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Let's say we have an app called Closet and it has some models:

# closet.models.py
class  Outfit(models.Model):
    shirt   = models.ForeignKey(Shirt)
    pants   = models.ForeignKey(Trouser)

class Shirt(models.Model):
    desc    = models.TextField()

class Trouser(models.Model):
    desc    = models.TextField()

class Footwear(models.Model):
    desc    = models.TextField

Using generic detail view, it's easy to make the URL conf for details on each of those:

#urls.py
urlpatterns = patterns('',
    url(r'^closet/outfit/(?P<pk>\d+)$',     DetailView(model=Outfit),       name='outfit_detail'),
    url(r'^closet/shirt/(?P<pk>\d+)$',          DetailView(model=Shirt),        name='shirt_detail'),
    url(r'^closet/trouser/(?P<pk>\d+)$',        DetailView(model=Trouser),      name='trouser_detail'),
    url(r'^closet/footwear/(?P<pk>\d+)$',       DetailView(model=Footwear),     name='footwear_detail'),
)   

What I'd like to do next is define the views that will create a new object of each type. I would like to do this with an extended version of CreateView which will be able to handle data on pre-populated fields.

Specifically, I want the following behavior:

  1. If I visit /closet/outfit/new I want to get a standard ModelForm for the Outfit model with everything blank and everything editable.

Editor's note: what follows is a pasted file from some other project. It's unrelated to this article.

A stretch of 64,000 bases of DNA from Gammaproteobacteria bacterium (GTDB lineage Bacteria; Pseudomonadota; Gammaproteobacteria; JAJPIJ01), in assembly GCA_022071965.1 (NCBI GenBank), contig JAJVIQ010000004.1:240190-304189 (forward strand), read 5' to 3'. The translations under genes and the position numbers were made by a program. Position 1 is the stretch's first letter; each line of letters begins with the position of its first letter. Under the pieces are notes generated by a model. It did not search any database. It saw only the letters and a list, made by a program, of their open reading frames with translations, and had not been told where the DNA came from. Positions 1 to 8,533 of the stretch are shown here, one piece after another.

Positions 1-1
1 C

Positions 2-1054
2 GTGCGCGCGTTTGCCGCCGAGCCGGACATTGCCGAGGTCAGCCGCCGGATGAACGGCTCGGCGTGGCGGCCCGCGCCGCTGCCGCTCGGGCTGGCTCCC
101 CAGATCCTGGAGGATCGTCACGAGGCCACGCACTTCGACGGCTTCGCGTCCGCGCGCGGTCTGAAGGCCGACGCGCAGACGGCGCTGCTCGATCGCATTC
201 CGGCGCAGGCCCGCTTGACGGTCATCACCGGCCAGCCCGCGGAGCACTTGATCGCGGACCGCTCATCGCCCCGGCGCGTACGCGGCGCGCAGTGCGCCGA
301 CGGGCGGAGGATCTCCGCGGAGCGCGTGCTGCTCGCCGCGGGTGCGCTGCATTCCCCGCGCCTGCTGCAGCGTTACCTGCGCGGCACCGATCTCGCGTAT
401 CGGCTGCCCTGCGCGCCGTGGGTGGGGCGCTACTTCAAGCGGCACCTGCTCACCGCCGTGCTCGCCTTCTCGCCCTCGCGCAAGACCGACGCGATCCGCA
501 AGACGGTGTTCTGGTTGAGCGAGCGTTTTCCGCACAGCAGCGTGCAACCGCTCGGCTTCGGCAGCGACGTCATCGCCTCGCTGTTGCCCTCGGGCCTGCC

2. If I visit /closet/outfit/new/?shirt=1 I want to see all the fields I saw in case 1) but I want the shirt field to be pre-populated with the shirt with pk=1. Additionally, I want the shirt field to be displayed as un-editable. If the form is submitted and is deemed to be invalid, when the form is redisplayed I want the shirt field to continue to be un-editable.
  3. If I visit /closet/outfit/new/?shirt=1&trouser=2 I want to see all the fields I saw in case 1) but now both the shirt and trouser fields should be preopoulated and uneditable. (I.e. only the footwear field should be editable.)

In general, is this possible? I.e. can the querystring modify the structure of the displayed form in this way? I want to accomplish this in the DRYest way possible. My gut tells me this should be doable with class based views and perhaps would involve model_form_factory but I can't get the logic straight in my mind. In particular, I wasn't sure whether it was possible to have the class-based-view access the request.REQUEST (i.e. the request.POST or request.GET parameters) at the time that the ModelForm is being constructed.